GRAM Public Lecture "Supermassive Black Holes in Active Galaxies"
Biology Building, Georgia Southern University Biology Bldg # 202 on campus map- Lecture Hall - Room 1119
Across Herty Dr from Hanner Fieldhouse- enter from Hwy 67 (Fair Rd), Statesboro, GA
Friday, October 26, 2012 @ 8:00 pm - 9:00 pm
Georgia Regional Astronomy Meeting Public Lecture
Guest Speaker - Dr. Misty Bentz, Georgia State University
Black holes are often depicted in science fiction as voracious cosmic monsters, gobbling up every poor star or asteroid that has the bad luck to wander too near. But black holes are also a reality of science fact.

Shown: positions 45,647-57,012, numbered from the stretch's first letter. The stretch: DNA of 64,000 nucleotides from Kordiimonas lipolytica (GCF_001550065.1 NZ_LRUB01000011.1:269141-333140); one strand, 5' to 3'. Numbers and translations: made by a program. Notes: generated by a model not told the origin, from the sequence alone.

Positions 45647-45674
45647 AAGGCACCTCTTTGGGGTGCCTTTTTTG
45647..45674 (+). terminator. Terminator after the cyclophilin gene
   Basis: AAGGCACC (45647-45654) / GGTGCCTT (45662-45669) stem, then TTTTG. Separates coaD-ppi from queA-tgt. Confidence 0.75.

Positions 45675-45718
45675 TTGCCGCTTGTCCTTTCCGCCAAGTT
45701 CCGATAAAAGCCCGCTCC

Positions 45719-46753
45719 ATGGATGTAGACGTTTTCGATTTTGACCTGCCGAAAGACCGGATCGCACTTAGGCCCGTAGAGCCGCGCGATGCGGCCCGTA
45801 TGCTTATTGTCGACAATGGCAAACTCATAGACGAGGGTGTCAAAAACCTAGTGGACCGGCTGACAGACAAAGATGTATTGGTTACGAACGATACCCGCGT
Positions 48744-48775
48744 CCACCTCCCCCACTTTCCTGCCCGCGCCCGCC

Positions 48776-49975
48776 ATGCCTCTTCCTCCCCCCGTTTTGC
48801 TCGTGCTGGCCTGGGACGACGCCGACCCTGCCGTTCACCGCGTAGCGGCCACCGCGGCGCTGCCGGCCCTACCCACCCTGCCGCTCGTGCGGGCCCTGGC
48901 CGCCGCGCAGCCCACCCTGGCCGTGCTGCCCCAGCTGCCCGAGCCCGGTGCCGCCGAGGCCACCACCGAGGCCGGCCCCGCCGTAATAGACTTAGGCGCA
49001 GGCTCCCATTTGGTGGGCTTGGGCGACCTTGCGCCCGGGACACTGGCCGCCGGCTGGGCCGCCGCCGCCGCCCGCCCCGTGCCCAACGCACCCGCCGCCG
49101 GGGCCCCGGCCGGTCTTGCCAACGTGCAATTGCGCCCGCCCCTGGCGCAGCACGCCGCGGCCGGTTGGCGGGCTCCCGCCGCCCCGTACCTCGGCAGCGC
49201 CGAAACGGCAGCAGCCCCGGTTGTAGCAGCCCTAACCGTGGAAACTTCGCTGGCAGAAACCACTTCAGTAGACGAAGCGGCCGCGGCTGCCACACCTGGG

In particular, supermassive black holes, with masses that are a million to a billion times larger than that of the Sun, inhabit the centers of most galaxies including our own Milky Way. Evidence for supermassive black holes comes from a variety of observations at different wavelengths in the electromagnetic spectrum, including radio waves, x rays, and visible light. But the acceptance of black holes as reality has only taken place in the last 20 years with advances in technology that have allowed us to measure their masses. All techniques to measure the masses of black holes rely on detecting the gravitational force of the invisible black hole on luminous matter (such as stars or glowing gas). In the case of the Milky Way, an object with a mass that is 4 million times that of the Sun is packed into a region of space smaller than the Solar System. The only object known to science that is capable of containing this much matter in such a small region is a black hole. Join Dr. Bentz as she takes you on a tour of black hole observations throughout the Universe!
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